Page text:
Framing Pagan Pride Events


Here’s a simple announcement of a Pagan Pride event. It does a good job of focusing on the positive nature of the event.

WHITBY — Local pagans will gather to celebrate the harvest during the 8th annual Durham Pagan Pride Day on Sept. 11.

The event features workshops, vendors and two open rituals to celebrate the harvest and diversity, with a picnic-style pot-luck feast to close the event.

It is a chance for pagans to network and find information about local businesses, pagan meetups, religious groups and open events. Attendees are encouraged to participate in the workshops and join in the drumming entertainment. Guests are also encouraged to bring a non-perishable food item or household good for the food drive benefiting Simcoe Hall Settlement House, along with a pot-luck item to share while spending the day outdoors.

Durham Pagan Pride Day is at Rotary Centennial Park at the corner of Brock and Burns streets in Whitby on Sunday, Sept. 11 from 11 a.m. to 6 p.m.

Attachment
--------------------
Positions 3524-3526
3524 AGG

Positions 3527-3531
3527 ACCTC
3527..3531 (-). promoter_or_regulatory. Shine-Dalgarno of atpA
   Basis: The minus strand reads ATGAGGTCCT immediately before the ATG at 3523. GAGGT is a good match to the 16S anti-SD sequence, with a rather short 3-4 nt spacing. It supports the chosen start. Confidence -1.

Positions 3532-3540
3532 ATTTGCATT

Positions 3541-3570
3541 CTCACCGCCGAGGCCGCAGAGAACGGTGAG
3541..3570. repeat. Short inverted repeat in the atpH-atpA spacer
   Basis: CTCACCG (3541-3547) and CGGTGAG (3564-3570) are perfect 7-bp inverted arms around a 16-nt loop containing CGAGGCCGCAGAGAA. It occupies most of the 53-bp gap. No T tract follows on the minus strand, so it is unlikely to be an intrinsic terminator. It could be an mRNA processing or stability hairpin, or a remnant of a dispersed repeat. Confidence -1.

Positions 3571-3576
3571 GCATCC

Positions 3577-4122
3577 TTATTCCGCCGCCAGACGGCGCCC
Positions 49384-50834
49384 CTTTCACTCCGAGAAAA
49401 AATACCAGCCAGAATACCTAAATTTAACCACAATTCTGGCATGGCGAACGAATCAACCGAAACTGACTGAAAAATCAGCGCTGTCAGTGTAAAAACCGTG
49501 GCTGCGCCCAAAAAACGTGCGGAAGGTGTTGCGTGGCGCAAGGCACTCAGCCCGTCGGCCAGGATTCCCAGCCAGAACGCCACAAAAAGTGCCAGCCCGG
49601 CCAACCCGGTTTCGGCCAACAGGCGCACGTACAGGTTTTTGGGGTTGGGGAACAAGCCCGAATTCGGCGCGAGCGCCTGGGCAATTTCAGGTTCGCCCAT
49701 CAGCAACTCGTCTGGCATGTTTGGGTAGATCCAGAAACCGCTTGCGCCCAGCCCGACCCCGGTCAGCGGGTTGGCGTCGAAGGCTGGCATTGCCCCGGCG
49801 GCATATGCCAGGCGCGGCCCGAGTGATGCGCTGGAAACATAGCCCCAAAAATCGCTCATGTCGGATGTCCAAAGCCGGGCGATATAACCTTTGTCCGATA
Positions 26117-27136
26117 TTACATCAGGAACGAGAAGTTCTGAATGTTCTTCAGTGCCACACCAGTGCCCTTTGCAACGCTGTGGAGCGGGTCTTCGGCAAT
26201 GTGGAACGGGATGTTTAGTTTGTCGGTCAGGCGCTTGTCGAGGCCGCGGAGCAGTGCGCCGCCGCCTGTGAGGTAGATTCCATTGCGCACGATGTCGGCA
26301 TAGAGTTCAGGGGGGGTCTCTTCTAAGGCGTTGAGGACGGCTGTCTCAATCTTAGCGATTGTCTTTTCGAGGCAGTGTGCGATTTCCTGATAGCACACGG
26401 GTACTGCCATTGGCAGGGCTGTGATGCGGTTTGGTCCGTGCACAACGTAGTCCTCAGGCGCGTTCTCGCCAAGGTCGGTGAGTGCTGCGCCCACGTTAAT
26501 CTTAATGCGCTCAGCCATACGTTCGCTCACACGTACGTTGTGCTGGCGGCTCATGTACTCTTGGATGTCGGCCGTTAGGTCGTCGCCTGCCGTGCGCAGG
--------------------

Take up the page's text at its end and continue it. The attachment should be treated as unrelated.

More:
Note the complete lack of any discussion about what Paganism isn’t and what Pagans don’t do.

I especially like:

It is a chance for pagans to network and find information about local businesses, pagan meetups, religious groups and open events. Attendees are encouraged to participate in the workshops and join in the drumming entertainment. Guests are also encouraged to bring a non-perishable food item or household good for the food drive. . . .

Anyone reading this article gets the impression that this is all as normal as can be. (Heck, local businesses might be interested in making sure that Pagans can find information about their goods and services and ask to be included.) That’s good framing. It presents Paganism in a positive light by focusing on what Pagans do. It doesn’t adopt someone else’s view of Paganism and then reinforce that view by trying to deny it.

(Of course, “Pagans” should be capitalized, just as one would capitalize “Christian,” or “Protestant,” or “Moslem.”)

Picture found here.

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